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G278(P) Experience of Video Linking Neonatal Training Days over a Perinatal Network
  1. S Ramaiah1,
  2. R Sesham2,
  3. V Venkatesh3,
  4. H Keeble4,
  5. S Rubin5,
  6. W Kelsall3
  1. 1Neonatal Medicine, Newcastle-Upon-Tyne Hospitals NHS Foundation Trust, Newcastle-Upon-Tyne, UK
  2. 2Neonatal Medicine, Norwich and Norfolk University Hospitals NHS Foundation Trust, Norwich, UK
  3. 3Neonatal Medicine, Cambridge University Hospitals NHS Foundation Trust, Cambridge, UK
  4. 4Neonatal Medicine, Luton and Dunstable University Hospitals NHS Foundation Trust, Luton, UK
  5. 5Neonatal Network, East of England Perinatal Network, Cambridge, UK


Aims There 17 trusts spread over the regional neonatal network which is roughly 109 ×  103 miles in geographical dimension. Road networks and public transport links across this region are somewhat limited. This results in long travelling times between units. We identified long travel times as a major reason limiting attendance at training events. Gaps in rotas compound this as trainees could not be “released” early enough to make the events on time. Travel costs were also not insignificant. Therefore theSchool ofPaediatrics and neonatal network developed an e-learning initiative -Video linked Neonatal Training Meetings’ to try to overcome these difficulties and enhance neonatal training.

Methods A core team of 3 junior doctors and 2 consultants were responsible for establishing the educational programme. The aim was to deliver evidence based learning on neonatal hot topics and share experience between the Level III and the other units across the network where training opportunities were sometimes more limited. Trusts have access to video-conferencing facilities which are widely used in other speciality networks. Media Facility Services were involved initially in the 3 neonatal tertiary centres and then in DGH hospitals. Media facility was booked for the whole year.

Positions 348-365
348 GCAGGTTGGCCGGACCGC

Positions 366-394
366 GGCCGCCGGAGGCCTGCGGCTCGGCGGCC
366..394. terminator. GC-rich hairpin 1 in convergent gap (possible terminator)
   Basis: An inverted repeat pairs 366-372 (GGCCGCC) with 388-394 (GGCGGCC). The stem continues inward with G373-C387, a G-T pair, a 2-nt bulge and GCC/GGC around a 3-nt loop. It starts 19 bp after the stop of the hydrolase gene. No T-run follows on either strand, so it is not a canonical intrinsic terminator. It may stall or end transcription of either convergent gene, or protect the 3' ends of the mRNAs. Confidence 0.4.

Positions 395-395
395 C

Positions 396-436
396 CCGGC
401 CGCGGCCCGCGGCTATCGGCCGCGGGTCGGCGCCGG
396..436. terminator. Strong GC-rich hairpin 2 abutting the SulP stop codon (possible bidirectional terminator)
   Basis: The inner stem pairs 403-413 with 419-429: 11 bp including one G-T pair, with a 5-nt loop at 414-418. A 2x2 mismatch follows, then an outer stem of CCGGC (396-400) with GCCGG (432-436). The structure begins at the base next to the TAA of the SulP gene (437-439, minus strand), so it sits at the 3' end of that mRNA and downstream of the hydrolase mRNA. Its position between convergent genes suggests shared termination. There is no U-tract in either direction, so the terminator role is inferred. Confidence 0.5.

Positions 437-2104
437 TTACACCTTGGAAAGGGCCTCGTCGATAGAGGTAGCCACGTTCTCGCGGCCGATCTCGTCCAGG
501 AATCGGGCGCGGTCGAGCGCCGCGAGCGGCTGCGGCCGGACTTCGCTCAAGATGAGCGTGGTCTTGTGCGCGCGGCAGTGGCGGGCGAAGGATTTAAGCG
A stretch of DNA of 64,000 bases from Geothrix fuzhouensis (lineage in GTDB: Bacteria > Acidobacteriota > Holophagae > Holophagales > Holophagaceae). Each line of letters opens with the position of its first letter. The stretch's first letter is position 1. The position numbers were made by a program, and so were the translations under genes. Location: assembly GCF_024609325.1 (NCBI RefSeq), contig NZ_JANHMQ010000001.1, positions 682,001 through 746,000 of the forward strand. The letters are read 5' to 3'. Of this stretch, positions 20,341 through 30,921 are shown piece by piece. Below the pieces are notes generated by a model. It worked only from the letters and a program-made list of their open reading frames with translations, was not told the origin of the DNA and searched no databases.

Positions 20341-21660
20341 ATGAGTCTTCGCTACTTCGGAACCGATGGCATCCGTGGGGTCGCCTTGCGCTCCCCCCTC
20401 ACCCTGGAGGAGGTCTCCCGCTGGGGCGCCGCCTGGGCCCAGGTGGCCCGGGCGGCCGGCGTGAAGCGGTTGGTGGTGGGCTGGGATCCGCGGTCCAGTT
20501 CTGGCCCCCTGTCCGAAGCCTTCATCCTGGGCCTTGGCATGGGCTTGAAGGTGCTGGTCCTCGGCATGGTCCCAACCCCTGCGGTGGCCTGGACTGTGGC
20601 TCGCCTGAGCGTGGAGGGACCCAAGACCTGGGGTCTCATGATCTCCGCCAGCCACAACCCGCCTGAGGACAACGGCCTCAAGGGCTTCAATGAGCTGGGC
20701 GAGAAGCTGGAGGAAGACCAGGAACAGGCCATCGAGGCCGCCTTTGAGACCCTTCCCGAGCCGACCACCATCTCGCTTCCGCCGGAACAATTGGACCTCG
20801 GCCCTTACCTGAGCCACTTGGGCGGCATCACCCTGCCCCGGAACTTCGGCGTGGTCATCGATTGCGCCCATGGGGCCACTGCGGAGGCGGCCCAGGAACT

Results The first session was launched successfully in Feb 2012. There were 35 participants from 6 different trusts via video link facility. The event became more popular and as teething problems were ironed out and secure network bridges established with in 3 months the number of participants had doubled with 70 participants from 8 units. Topics covered included: ventilation, cooling; neuro-developmental outcome and ethical cases.

Conclusion Our experience shows that setting up Virtual Video linked Neonatal Training Days is not difficult. Such training is the way forward, achieving meaningful learning without compromising patient care in an environmentally friendly way. We required the expertise of media facility services and a local lead to ensure that the bridge was established in advance of the meeting. There needs to be a single chairperson who takes responsibility for orchestrating the meeting and maximising input from participating units. This successful regional model could be developed nationally.

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